For the initial 10-year follow-up period, each nondrinking participant at examination 7 was classified as “former nondrinker” or “former drinker” on the basis of his/her reported alcohol consumption at examination 2. For subsequent follow-up periods, previous drinking status was based on alcohol data recorded at all examinations preceding the beginning of the period. We classified subjects as never drinkers, current drinkers of 0.1 to 11, 12 to 23, and ≥24 g/d, and former drinkers of 0.1 to 11 and ≥12 g/d. Similar point estimates were obtained for current drinkers of 24 to 35 and >35 g/d, and therefore we collapsed these categories. We calculated person-years of follow up as the time from the beginning of each follow-up period to the occurrence of either (1) IS; (2) loss to follow-up; or (3) death, hemorrhagic stroke, or end of the 10-year period.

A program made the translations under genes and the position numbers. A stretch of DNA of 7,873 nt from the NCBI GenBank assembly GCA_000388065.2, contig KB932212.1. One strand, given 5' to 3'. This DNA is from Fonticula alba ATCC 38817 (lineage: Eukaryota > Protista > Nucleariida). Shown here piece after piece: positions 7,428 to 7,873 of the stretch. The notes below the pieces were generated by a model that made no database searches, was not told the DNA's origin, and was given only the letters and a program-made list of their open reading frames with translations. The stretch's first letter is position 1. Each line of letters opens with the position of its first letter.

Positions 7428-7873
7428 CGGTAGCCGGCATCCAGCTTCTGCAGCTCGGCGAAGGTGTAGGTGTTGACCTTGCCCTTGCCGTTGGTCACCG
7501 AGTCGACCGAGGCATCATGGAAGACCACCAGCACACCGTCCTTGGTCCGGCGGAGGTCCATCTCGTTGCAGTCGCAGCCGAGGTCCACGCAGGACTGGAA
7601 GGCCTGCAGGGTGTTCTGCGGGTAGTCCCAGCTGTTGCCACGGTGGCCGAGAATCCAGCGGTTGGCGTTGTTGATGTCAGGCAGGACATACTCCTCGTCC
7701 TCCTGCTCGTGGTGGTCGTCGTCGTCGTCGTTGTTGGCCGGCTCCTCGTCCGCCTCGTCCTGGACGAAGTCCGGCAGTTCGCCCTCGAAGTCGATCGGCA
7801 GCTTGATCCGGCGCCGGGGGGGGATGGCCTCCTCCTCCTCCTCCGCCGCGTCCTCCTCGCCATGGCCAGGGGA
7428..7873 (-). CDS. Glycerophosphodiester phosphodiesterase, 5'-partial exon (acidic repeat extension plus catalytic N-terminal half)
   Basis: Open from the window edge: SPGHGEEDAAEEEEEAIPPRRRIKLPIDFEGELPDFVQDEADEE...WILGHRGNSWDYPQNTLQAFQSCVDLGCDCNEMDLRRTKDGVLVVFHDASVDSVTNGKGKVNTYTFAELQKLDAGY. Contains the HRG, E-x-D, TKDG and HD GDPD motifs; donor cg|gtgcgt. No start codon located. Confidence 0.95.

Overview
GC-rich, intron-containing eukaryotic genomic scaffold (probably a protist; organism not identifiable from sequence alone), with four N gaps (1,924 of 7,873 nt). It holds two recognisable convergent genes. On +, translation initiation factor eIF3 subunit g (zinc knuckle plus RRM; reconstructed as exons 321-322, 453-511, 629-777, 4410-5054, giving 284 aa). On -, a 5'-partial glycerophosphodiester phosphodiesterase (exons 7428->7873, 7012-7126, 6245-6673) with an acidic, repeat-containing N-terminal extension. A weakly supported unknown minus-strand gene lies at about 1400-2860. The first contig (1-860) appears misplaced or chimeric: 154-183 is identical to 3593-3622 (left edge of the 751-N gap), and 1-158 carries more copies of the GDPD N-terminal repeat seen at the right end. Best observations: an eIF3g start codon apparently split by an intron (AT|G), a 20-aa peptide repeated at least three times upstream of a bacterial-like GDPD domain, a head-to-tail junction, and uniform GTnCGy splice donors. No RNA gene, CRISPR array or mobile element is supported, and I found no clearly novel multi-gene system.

Age is an important determinant of stroke and also relates strongly to alcohol consumption. This is especially true for the elderly (aged >70 years), who may be in nursing homes or other facilities that limit their access to alcohol. Therefore, we examined the risk of IS overall as well as by age categories (<50, 50 to 59, 60 to 69, ≥70 years). Within each sex, we fitted a Cox model to estimate the association of alcohol consumption to IS. The first model adjusted for age only. The full model controlled for age, diabetes mellitus (yes/no), smoking categories, and body mass index. Additional adjustment for blood pressure, left ventricular hypertrophy (yes/no), atrial fibrillation (yes/no), antihypertensive treatment (yes/no), and prevalence of coronary heart disease (yes/no) at the beginning of each interval did not alter the results. Both sexes were combined for age-specific analyses. Since there were few cases of IS (n=8) in the category <50 years, this stratum was dropped in the stratified analysis. Assumptions for the proportional hazard models were tested and were met.